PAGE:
The court observed that the expression "remote and/or difficult areas" is defined in Explanation II of the Notification dated 26th February, 2020 to mean and include (i) the hill areas under the provisions of the Gorkhaland Territorial Administration Act, 2011; (ii) the Sundarbans; (iii) the areas under the Paschimanchal Unnayan Parshad and (iv) the areas under the Uttarbanga Unnayan Parshad.
Again the Department had used the expression "rural/remote/difficult area" in the order dated 3rd January, 2022, where it had reiterated its stand that in order to avail the in-service quota, the in-service candidates of the Department "shall have to serve in rural/ remote/difficult area for a minimum of three years as on 30th April of the academic year."
This was reiterated by the memo dated 25th January, 2022, as the criterion for availing in-service quota had been made clear and the definition of "difficult area" was extended by including Covid-19 related duty as part of eligibility.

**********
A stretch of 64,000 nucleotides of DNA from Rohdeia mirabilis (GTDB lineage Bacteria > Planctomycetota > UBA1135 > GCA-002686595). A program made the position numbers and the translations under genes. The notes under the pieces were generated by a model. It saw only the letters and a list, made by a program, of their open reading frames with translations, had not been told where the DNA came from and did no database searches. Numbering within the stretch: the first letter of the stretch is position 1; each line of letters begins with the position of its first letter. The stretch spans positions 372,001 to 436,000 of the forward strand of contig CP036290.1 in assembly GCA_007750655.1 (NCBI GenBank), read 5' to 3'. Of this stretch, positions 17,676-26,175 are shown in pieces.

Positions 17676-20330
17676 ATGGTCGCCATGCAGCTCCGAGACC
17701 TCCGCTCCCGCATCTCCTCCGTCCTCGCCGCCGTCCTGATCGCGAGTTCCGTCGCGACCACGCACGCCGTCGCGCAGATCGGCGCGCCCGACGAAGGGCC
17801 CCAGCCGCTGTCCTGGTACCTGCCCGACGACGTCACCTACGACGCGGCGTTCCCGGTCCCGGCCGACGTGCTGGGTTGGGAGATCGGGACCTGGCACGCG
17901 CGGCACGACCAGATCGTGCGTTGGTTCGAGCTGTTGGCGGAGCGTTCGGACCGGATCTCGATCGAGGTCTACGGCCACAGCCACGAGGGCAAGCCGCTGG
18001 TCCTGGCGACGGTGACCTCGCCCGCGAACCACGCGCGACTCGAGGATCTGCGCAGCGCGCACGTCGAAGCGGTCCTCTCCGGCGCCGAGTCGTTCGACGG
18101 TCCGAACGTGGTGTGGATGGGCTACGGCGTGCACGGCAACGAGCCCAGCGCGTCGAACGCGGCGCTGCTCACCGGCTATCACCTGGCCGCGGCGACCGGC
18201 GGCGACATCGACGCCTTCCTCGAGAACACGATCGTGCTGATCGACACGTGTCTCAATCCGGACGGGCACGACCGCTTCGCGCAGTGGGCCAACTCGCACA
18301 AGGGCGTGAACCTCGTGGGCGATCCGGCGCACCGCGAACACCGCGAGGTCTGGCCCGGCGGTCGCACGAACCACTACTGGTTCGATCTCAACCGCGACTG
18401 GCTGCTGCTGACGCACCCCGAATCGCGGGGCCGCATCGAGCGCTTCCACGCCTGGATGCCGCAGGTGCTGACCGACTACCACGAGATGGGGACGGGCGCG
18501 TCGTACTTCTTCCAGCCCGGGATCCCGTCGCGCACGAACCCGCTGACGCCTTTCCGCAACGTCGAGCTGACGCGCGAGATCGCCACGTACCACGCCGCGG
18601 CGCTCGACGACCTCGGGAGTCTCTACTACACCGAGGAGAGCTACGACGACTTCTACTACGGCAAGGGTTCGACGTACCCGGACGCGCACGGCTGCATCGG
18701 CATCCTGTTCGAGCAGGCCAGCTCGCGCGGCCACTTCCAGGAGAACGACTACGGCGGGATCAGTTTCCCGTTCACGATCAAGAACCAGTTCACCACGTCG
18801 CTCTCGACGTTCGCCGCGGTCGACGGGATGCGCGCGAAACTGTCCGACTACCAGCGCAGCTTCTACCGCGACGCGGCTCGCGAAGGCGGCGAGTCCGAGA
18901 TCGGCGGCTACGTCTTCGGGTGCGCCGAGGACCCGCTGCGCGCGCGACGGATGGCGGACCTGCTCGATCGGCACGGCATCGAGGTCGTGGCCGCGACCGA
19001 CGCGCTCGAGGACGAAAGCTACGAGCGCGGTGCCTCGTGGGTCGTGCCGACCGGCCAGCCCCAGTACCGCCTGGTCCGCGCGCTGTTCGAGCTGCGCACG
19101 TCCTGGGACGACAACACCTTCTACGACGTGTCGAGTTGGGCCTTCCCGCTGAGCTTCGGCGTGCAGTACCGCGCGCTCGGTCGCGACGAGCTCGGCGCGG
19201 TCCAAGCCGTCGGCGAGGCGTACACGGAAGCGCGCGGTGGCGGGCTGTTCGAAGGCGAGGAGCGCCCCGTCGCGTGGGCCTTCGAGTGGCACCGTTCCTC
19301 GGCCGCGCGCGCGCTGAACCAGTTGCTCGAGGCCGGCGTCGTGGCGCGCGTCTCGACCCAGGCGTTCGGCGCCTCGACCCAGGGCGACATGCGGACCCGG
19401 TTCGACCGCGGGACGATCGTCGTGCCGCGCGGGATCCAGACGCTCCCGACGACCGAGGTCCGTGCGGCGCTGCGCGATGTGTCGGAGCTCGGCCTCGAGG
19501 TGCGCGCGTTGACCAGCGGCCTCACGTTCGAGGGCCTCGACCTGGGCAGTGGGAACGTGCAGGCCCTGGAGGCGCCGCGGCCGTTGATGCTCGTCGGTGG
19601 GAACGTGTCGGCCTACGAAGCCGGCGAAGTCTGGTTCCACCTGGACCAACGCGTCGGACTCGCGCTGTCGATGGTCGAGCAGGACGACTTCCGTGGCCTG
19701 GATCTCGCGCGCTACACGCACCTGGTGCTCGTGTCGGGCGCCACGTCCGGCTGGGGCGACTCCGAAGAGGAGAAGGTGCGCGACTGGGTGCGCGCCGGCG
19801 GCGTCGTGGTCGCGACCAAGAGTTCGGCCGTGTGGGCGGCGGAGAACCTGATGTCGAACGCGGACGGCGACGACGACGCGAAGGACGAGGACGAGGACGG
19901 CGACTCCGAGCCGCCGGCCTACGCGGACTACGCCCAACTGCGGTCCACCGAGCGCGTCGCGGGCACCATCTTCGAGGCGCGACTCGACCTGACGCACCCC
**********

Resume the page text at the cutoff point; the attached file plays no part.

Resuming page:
In contrast, the concept of "Specialized Units" finds place only in the Amendment to the West Bengal Medical Education Service, West Bengal Health Service and West Bengal Health –cum– Administrative Service (Placement on Trainee Reserve) Rules, 2015 as notified on 21st January, 2016. This Notification is limited to bringing in two additional provisos to Rule 3 of the 2015 Rules.
The Amendment notified on 21st January, 2016 brings in a relaxation to the compulsory qualifying rural service in the case of Specialized Medical Officers who have been directly recruited through the Public Service Commission and appointed by the State Government in Specialized Units mentioned in the Amendment of 21st January, 2016.
Hence read together, the 2015 Rules and the 2016 Amendment would mean that for being placed as Trainee Reserve Government Sponsored Candidates, Specialist Medical Officers, who have been directly recruited through the Public Service Commission or the West Bengal Health Recruitment Board and appointed by the State Government in Specialized Units, may use the service rendered in such Specialized Units as a substitute for the qualifying service rendered in rural areas in Primary Health Centers, Block Primary Health Centers and Rural Hospitals.